4727.0.55.002 - Australian Aboriginal and Torres Strait Islander Health Survey: Users' Guide, 2012-13  
ARCHIVED ISSUE Released at 11:30 AM (CANBERRA TIME) 27/11/2013  First Issue
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This topic refers to the consumption of alcoholic drinks, and focuses on two aspects of consumption:

  • intake of alcohol
    • derived from information about the types and quantities of alcoholic drinks (including homemade wines and beers) consumed on the three most recent days, in the week prior to interview, on which alcohol was consumed
    • refers to the quantity of alcohol contained in any drinks consumed, not the quantity of the drinks themselves
    • is used to determine long-term/lifetime risk of alcohol consumption.
  • the frequency of consuming 'at risk' amounts of alcohol in the previous 12 months
    • amounts are defined in terms of 'standard drinks', where an Australian Standard Drink contains 10 grams (equivalent to 12.5 mls) of alcohol
    • is used to determine short term/single occasion risk of alcohol consumption.


Information was collected for persons aged 15 years and over in the NATSIHS.


Intake of alcohol - Assessing long term/lifetime risk of alcohol consumption

Respondents were asked how long ago they last had an alcoholic drink. Those who reported they had a drink within the previous two weeks, were then asked about the day they consumed the most alcohol followed by the last three drinking days in the previous week (excluding the day on which the interview was conducted). For each of the drinking days on which respondents stated having drunk, the types and quantities (number and size) of drinks they had consumed were recorded. They were also asked whether their consumption in that week was more, about the same, or less than their usual consumption. Information was collected separately for the following categories of alcoholic drinks:
  • beer
    • light beer
    • mid-strength beer
    • full-strength beer
  • wine
    • red wine
    • white wine
    • low alcohol wine
    • champagne/sparkling wine
  • ready to drink spirits/liqueurs
  • liqueurs
  • spirits
  • fortified wine
  • cider
  • cocktail
  • other alcoholic drinks.
More than one response was allowed.

If interviewers were unsure in which category a reported drink belonged, details were recorded in 'other alcoholic drinks' for checking/reclassifying as appropriate during later processing.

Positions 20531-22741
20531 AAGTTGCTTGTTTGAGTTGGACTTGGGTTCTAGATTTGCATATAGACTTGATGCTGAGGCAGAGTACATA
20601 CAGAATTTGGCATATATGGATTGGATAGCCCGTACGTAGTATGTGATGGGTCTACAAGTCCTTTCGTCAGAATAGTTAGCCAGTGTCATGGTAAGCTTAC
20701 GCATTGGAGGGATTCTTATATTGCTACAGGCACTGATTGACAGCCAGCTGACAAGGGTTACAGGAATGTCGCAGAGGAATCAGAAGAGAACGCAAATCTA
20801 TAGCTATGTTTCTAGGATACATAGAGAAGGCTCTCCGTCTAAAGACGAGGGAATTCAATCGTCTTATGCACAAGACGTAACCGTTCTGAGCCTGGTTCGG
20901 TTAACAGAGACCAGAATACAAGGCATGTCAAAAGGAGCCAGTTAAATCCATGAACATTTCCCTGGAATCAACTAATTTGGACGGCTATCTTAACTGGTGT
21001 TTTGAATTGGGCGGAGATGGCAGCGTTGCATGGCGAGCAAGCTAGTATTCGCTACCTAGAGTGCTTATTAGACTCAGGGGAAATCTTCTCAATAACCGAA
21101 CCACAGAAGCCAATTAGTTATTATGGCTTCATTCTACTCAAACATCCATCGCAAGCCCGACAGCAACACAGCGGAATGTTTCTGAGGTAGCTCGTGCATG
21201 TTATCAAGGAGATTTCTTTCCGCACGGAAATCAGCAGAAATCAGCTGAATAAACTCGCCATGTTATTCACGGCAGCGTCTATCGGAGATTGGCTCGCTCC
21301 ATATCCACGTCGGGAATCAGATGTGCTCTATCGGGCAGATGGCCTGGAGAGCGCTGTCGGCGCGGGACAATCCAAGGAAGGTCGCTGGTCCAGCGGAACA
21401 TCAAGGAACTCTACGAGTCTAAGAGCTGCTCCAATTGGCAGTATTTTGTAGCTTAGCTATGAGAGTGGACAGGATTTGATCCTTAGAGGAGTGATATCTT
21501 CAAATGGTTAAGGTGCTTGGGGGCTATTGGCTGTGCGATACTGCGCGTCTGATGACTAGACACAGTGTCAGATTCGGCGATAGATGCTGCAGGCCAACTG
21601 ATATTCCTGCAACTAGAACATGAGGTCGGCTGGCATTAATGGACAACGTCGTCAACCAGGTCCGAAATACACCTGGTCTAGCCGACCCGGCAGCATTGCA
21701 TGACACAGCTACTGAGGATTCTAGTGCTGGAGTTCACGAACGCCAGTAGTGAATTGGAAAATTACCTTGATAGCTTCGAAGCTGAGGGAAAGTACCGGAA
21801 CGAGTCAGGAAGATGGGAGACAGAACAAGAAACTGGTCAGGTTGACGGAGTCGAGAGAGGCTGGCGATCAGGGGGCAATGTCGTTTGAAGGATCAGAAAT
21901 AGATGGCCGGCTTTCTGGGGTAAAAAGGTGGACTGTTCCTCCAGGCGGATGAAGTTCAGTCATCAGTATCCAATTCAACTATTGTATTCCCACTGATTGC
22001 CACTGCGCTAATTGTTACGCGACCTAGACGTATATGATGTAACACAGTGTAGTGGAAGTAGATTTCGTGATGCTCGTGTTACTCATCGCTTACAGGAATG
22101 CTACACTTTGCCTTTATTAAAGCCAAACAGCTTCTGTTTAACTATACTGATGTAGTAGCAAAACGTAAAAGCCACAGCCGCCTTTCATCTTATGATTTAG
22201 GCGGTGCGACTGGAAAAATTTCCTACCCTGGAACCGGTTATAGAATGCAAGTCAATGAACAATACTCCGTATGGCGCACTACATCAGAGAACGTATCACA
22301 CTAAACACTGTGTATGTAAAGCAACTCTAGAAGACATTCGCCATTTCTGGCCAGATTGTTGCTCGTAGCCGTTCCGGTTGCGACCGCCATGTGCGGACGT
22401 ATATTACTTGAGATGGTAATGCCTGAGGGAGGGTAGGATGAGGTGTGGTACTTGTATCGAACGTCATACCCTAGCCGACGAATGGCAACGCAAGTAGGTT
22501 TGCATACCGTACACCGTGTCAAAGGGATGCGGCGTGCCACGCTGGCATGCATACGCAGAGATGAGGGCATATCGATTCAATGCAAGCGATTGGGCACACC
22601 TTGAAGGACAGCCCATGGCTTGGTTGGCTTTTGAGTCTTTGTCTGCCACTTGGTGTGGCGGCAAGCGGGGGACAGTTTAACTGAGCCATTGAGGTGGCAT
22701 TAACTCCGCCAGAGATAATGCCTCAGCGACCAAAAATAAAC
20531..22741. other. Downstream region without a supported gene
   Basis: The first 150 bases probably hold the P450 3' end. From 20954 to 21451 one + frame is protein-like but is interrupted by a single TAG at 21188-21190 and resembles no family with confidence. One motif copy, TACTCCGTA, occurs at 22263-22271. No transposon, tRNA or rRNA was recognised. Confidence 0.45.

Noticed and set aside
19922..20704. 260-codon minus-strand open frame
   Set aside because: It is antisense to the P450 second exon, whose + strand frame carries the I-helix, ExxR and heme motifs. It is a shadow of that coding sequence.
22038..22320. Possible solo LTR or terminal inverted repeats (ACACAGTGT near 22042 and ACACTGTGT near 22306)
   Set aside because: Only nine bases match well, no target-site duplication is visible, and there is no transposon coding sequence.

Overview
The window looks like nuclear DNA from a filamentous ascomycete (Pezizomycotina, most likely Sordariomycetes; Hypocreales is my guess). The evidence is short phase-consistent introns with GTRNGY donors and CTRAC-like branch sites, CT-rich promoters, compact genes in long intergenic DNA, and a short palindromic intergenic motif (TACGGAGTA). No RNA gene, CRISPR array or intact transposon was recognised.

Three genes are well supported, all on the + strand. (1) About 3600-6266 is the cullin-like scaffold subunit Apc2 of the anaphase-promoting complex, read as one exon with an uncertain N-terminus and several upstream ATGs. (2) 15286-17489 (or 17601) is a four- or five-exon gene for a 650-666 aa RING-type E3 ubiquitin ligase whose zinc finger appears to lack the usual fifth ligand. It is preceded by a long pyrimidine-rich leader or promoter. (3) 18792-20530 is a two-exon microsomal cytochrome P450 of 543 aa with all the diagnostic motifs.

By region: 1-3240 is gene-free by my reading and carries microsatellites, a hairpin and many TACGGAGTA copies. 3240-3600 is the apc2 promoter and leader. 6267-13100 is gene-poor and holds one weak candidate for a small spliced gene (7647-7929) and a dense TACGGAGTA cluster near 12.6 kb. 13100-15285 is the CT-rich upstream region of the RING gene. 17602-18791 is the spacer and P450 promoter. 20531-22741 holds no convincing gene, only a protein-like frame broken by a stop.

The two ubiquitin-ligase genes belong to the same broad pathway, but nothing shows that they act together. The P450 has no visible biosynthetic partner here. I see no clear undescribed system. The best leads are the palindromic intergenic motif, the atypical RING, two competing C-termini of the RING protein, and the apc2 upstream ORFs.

Respondents were asked to report the number of drinks of each alcohol type they had consumed, the size of the drinks, and where possible the brand name(s) of the drink(s) consumed on each of the most recent three days in the last week on which they had consumed alcohol. Interviewers were able to record this information by selecting from a list in a trigram coder or by recording the details for later coding during processing.

The collection of accurate data on quantity of alcohol consumed is difficult, particularly where recall is concerned, given the nature and possible circumstances of consumption. Interviewers were provided with extensive documentation and training to assist with recording of amounts consumed. Where possible, information was collected in terms of standard containers or measures; i.e. 10 oz glass, stubby, nip, etc. Where the size of the drink did not readily fit into the list provided to interviewers, they were asked to record as much information as necessary to clearly indicate the quantity.

Reported quantities of drinks consumed were converted to millilitres (mls) of alcohol present in those drinks, and then summed to the drink type, day, and week level as required. The methodology to convert drinks to mls of alcohol consumed is as follows:

Alcohol content of the drink consumed (%) x number of drinks (of that type) consumed x vessel size (in mls)

This conversion was performed electronically, supported by clerical coding for cases which could not be coded automatically. From this, an average daily alcohol consumption item was derived. Two indicators of alcohol risk level were created from the average daily alcohol consumption item:
  • average over the 1 to 3 days for which consumption details were recorded
  • average over 7 days of the reference week, i.e. average consumption over 3 days x number of days consumed alcohol / 7.
Published alcohol data relating to lifetime risk are compiled using the 7 day average.